Germany’s economy skidded nearly to a halt in the second quarter, according to figures released Tuesday by the Federal Statistics Office in Wiesbaden.
Stocks and the euro both fell on the news, which reflected the weakest growth Germany has seen since it emerged from its recession two years ago. There was hope, however, that a meeting scheduled for later in the day between German Chancellor Angela Merkel and French President Nicolas Sarkozy would offer some new measures to cope with the euro zone debt crisis.
Germany actually grew at a slower pace than debt-troubled Spain, which gained 0.2% for Q2. Instead of market expectations of 0.5%, it added 0.1% to GDP, reflecting a slowdown in the global economy. That echoed an overall trend in the European Union (EU), which saw its GDP slow from a Q1 total of 0.8% to a Q2 figure of 0.2%.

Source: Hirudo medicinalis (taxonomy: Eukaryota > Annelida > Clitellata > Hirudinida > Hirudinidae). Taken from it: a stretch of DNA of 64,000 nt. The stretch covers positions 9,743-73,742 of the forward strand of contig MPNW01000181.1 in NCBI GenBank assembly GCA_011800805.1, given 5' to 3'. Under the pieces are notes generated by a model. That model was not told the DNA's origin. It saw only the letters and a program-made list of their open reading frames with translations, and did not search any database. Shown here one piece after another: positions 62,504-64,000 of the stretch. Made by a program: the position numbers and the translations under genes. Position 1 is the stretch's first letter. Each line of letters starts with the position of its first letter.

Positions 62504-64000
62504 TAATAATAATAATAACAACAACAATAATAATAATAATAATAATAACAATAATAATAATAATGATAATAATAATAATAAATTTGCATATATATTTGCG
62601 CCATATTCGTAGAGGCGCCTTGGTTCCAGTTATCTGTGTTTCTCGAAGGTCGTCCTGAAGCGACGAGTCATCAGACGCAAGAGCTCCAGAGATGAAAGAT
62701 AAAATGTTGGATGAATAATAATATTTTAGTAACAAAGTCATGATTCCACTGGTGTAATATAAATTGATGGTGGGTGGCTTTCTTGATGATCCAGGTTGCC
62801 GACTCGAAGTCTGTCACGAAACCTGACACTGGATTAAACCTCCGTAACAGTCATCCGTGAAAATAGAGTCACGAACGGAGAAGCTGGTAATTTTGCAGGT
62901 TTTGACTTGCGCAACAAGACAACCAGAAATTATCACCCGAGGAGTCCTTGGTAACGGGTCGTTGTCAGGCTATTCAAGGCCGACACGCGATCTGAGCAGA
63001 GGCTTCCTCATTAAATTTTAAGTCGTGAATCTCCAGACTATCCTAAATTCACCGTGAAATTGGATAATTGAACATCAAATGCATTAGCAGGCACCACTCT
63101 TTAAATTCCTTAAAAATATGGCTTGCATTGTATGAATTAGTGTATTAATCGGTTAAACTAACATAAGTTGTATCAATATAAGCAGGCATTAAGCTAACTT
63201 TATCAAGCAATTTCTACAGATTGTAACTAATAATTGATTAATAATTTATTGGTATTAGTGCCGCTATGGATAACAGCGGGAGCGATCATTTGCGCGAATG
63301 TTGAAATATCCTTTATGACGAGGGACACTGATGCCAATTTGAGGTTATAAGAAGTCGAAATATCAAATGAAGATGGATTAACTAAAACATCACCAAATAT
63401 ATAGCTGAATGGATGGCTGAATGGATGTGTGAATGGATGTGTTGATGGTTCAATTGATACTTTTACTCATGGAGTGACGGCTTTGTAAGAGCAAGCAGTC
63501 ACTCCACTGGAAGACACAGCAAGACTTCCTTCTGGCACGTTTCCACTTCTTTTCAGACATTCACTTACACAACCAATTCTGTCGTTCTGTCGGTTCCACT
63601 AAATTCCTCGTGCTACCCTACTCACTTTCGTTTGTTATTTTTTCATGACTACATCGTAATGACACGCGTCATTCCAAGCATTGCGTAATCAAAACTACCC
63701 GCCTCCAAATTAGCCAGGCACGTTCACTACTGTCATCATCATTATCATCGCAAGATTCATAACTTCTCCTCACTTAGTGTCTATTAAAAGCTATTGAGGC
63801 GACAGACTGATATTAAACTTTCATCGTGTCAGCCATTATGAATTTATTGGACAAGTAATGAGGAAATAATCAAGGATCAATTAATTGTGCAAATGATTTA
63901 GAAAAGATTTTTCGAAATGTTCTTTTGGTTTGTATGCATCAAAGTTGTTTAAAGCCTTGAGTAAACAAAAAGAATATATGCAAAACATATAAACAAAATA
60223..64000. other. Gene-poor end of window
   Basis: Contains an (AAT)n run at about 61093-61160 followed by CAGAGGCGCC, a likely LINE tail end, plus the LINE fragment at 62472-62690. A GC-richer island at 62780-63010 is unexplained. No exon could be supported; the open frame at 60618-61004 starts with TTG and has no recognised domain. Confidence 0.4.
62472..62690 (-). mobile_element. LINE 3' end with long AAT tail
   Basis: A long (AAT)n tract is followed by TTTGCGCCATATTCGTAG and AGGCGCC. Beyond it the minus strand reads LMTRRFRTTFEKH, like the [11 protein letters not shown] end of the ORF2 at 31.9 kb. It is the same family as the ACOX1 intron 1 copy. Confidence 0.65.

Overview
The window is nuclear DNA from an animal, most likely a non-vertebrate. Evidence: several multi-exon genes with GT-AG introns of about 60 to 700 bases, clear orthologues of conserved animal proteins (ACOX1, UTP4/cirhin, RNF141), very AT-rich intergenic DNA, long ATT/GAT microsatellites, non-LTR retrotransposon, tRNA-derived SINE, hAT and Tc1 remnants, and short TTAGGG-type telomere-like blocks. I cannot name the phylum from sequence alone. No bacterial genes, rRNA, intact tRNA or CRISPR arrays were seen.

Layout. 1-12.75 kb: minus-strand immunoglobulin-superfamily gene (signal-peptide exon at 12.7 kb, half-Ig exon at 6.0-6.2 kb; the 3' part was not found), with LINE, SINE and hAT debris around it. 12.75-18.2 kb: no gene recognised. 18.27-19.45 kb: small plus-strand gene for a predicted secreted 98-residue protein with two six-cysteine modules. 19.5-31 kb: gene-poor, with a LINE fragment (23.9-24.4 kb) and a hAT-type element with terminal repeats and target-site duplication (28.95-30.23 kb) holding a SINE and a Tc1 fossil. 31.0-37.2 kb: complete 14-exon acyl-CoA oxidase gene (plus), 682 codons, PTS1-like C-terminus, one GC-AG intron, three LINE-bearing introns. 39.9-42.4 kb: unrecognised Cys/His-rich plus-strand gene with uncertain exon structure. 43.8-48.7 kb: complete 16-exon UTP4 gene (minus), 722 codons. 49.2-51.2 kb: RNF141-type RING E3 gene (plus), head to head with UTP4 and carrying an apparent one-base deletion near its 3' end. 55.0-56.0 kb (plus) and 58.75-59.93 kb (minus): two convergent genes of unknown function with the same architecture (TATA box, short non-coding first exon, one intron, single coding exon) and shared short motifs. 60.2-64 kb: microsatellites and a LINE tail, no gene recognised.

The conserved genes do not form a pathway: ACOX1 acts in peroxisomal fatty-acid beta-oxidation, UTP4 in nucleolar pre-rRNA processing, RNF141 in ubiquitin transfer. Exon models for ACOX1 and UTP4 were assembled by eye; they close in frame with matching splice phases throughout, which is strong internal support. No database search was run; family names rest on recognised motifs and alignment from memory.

France, as earlier reported by AdvisorOne, saw its growth come to a dead stop in Q2. Oddly enough, Italy, which has been the latest focus of debt contagion fears, saw its own economy grow by 0.3%.
Private consumption was down, cutting growth, and imports were up more than exports, adding to the drag.
However, Bloomberg reported a bright spot in Germany’s economy: orders already in hand. Andreas Rees, chief German economist at UniCredit Group in Munich, was quoted in the report saying, “… German companies do have one major trump card up their sleeve that will soften the negative effects stemming from a slowing global economy—very high backlog orders which can be worked off in coming months.”